Franklin’s thoughts after 45-13 win over Buffalo
Defensive tackle Robert Windsor knows critics and fans might judge Penn State off its sluggish first half Saturday night — but, he said, that would be a mistake.
“If you’re going to judge us off our first half, just look at that 2016 season,” the fifth-year senior said. “We won the Big Ten; came back in most of our games in the second half. So that’s all I got to say about that.”
Windsor wasn’t alone in his sentiment Saturday. His No. 15 Nittany Lions blew out Buffalo, 45-13, but the home team and heavy favorite still trailed 10-7 at halftime — a surprise that raised some question marks for a team expected to compete for a Big Ten title.
Most players didn’t try to hide how they felt disappointed at halftime, or even how some underclassmen stared at their feet inside the locker room. “We knew it was a bad first half,” offensive guard Steven Gonzalez acknowledged. But they also emphasized that Saturday night’s first half doesn’t define them, or the 2019 campaign.
“It just shows us that we have room for improvement,” linebacker Cam Brown said. “And, at the same time, the sky’s the limit.”
Penn State finished the first half with just 82 total yards, as Buffalo kept the 31.5-point favorite at arm’s length by controlling the clock. On one memorable drive, the Bulls went 69 yards on 19 plays and ate up more than eight minutes of clock — before settling for a field goal.
At halftime, Penn State’s team captains and veterans reminded players the program has been in worse spots. In 2016, in the final 10 games of the season, the Nittany Lions rallied from four halftime deficits and overcame halftime ties against lowly Purdue and Indiana for another two wins.
Even the younger players, who hadn’t even committed yet in 2016, found some solace in that.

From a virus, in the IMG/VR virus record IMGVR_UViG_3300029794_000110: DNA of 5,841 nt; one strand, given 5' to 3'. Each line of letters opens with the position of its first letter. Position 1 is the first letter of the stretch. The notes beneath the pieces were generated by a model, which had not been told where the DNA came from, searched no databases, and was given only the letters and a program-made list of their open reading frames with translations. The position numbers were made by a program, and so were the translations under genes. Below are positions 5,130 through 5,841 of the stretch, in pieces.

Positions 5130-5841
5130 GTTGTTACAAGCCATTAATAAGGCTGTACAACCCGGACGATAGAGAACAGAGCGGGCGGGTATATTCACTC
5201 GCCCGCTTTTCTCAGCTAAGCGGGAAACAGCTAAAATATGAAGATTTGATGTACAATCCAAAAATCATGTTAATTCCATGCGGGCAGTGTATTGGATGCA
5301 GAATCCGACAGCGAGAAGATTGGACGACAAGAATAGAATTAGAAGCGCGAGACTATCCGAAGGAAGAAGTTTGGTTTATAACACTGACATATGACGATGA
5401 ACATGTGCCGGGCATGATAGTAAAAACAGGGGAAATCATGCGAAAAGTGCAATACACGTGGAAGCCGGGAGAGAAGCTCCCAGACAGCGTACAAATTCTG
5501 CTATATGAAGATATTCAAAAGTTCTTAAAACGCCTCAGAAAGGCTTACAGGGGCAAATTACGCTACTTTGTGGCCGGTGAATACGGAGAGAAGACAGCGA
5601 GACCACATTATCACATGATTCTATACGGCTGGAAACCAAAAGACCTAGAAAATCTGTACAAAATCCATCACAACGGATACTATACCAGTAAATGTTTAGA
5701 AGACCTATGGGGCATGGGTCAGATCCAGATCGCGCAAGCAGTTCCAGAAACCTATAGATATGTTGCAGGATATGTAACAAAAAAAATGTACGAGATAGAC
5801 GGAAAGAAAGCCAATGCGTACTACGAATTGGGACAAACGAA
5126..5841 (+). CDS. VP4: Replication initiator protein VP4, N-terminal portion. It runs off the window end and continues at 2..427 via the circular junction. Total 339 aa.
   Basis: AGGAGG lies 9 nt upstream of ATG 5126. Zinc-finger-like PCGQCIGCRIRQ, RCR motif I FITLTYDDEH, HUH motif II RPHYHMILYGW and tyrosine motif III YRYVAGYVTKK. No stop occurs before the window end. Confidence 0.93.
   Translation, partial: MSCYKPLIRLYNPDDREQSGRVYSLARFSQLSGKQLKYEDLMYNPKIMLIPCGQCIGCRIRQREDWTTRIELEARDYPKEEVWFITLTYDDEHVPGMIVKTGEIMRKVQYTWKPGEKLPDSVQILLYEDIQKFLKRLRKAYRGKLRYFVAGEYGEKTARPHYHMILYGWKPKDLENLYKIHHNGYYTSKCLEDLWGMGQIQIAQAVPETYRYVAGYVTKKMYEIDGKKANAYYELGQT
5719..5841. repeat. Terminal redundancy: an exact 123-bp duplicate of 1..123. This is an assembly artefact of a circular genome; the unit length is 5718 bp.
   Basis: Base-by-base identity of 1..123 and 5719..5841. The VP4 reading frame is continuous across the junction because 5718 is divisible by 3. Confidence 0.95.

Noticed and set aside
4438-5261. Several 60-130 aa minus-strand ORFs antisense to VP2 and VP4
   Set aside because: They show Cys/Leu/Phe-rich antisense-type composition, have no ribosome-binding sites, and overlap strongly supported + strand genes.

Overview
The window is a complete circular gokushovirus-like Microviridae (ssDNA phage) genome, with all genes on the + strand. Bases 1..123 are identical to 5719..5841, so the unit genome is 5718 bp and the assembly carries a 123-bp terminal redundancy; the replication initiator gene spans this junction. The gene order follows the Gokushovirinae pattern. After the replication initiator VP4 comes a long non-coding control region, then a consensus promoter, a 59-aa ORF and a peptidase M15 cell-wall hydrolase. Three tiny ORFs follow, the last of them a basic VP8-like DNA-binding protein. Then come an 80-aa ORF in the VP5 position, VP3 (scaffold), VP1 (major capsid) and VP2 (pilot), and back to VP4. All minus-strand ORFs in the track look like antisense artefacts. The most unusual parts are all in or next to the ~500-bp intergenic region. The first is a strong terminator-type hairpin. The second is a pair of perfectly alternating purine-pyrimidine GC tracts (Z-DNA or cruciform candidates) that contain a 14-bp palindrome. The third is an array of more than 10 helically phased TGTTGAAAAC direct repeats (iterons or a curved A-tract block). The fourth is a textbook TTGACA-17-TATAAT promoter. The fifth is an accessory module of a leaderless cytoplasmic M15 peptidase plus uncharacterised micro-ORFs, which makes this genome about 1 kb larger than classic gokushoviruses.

“It’s definitely motivation,” sophomore tight end Pat Freiermuth said. “Obviously, they won the Big Ten championship that year. That’s what we’re trying to do this year.”
Saturday night’s second half flashed the potential of this team: Freiermuth caught a ball one-handed during a 28-yard score, Jahan Dotson reeled in a 56-yard TD pass, and Sean Clifford scampered for a 56-yard rush that was 5 yards longer than Trace McSorley’s career long. But the first half? That was entirely different.
It was filled with miscues, flags and inefficiency. The Nittany Lions averaged less than 2 yards per carry, the offensive line committed three penalties on one three-and-out, and the defense allowed a 10-play, 96-yard TD drive to end the half.
The theme in the locker room at halftime was no secret. Keep your head up. We’re better than this. We did this in 2016; we can do it again.
“Yeah, that 2016 team — they kind of did the same thing we did today,” said Dotson, who was a high school junior in 2016 when the Nittany Lions rallied to beat Wisconsin, 38-31, for the Big Ten title. “They kind of hung around in the first half and then came out firing on all cylinders in the second half, and I feel like we did that today.”
The fact Penn State already set a precedent for rallying doesn’t erase all of Saturday’s first-half mistakes. But it does show that any concern might be a bit premature.
Slow starts and surprising halves are an inseparable part of college football. No. 10 Auburn trailed Tulane 3-0 after the first quarter Saturday — but won 24-6. No. 13 Utah fell behind to Northern Illinois 7-0 Saturday after the first quarter — but won 35-17. Last season, Alabama and Citadel were even tied 10-10 at halftime — before the Tide cruised to a 50-17 win and earned a spot in the national title game.
So players such as Brown didn’t much care what reporters wrote or fans tweeted.
“Say whatever you want,” the linebacker said. “The critics are going to say one thing one day and say something different the next. I could care less about what they have to say; we’re going to play our football.”
Penn State bounced back and won big Saturday, and that’s something that could get lost with the early struggles against an inferior MAC opponent. But the Nittany Lions didn’t stay down for long and, if they bounced back in the second half, they’re not about to get lost with their struggles in the first.
Like 2016, this isn’t a perfect team — but it doesn’t need to be. Yet.
Brown, a true freshman in 2016, even believed Saturday’s embarrassing first half could pay dividends in the long run.
“The next game we might be down by 21,” he said. “It’s just going to show guys we got to fight. And that’s what happened the rest of the day (Saturday); we made changes and we fought through.”